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Snapshot

Lack of Consensus

  • Bangladesh intelligence officials have expressed angst over confusing signals given out by Delhi regarding ULFA Commander-in-Chief Paresh Barua.
  • Bangladesh intelligence sources recently disclosed information about an operation which involved tracking down Barua’s two aides.
  • While Dhaka is trying hard to nab Barua, media reports suggested that Art of Living guru Sri Sri Ravi Shankar is trying to mediate between the Indian government and ULFA Chief.
  • Lack of consensus comes to fore with a section of BJP’s political managers believing that the Barua card may ensure its victory in Assam.
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Lack of a united stand on  Ulfa chief Paresh Barua may cast a shadow on Delhi-Dhaka relations, writes Subir Bhaumik.
Arabinda Rajkhowa (with spectacles), chief of the banned United Liberation Front of Assam (ULFA), is taken to a court in Guwahati, 5 December 2009. (Photo: Reuters)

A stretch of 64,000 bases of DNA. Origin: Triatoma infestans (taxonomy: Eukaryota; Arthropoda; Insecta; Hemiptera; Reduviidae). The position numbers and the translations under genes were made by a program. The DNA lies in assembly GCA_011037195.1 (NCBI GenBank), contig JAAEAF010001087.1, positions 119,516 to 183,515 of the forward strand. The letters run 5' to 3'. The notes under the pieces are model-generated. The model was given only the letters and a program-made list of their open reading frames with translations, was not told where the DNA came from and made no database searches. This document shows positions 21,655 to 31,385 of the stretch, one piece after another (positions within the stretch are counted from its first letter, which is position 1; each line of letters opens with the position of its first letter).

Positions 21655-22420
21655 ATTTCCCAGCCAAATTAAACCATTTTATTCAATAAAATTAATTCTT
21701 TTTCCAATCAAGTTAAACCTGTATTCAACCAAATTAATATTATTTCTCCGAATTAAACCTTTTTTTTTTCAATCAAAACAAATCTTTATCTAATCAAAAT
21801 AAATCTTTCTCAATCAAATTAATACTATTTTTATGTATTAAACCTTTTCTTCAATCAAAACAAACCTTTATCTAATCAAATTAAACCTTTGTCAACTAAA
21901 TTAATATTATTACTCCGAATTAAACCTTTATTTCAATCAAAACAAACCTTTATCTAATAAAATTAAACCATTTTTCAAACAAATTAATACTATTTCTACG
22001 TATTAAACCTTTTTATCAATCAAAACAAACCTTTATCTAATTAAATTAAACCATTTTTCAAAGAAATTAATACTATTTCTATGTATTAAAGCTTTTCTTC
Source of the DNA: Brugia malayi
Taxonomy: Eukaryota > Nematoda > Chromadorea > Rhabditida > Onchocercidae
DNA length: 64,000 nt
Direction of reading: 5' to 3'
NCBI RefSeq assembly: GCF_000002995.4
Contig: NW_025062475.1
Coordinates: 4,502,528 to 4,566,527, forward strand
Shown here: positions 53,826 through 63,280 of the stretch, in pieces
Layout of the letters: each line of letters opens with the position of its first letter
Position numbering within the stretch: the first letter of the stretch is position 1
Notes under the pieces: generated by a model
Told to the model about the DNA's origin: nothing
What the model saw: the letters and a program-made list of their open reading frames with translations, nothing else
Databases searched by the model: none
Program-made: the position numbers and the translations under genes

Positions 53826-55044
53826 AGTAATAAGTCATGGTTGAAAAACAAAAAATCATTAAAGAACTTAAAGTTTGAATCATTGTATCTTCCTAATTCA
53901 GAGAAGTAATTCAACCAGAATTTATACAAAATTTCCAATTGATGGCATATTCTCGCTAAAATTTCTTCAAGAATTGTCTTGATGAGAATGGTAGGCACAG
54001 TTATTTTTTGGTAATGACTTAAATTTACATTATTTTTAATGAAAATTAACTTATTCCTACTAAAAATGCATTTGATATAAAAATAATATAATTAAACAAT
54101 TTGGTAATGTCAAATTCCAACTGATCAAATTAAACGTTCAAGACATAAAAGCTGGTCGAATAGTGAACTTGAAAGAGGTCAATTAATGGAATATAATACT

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Wanted in Bangladesh

Paresh Barua is a wanted man in Bangladesh and the Hasina government is trying to bring him to justice. He has been convicted in the 2004 Chittagong arms case and awarded death penalty. Since he has not appealed against the verdict, the order to hang stands. If arrested in Bangladesh, Barua faces death within 72 hours.

Interestingly, two former ministers Motiur Rahman Nizami and Lutfur Zaman Babar, besides two former Bangladesh intelligence chiefs Rezakul Haider Chowdhury and Abdur Rahim have appealed against the death penalty awarded to them and Barua.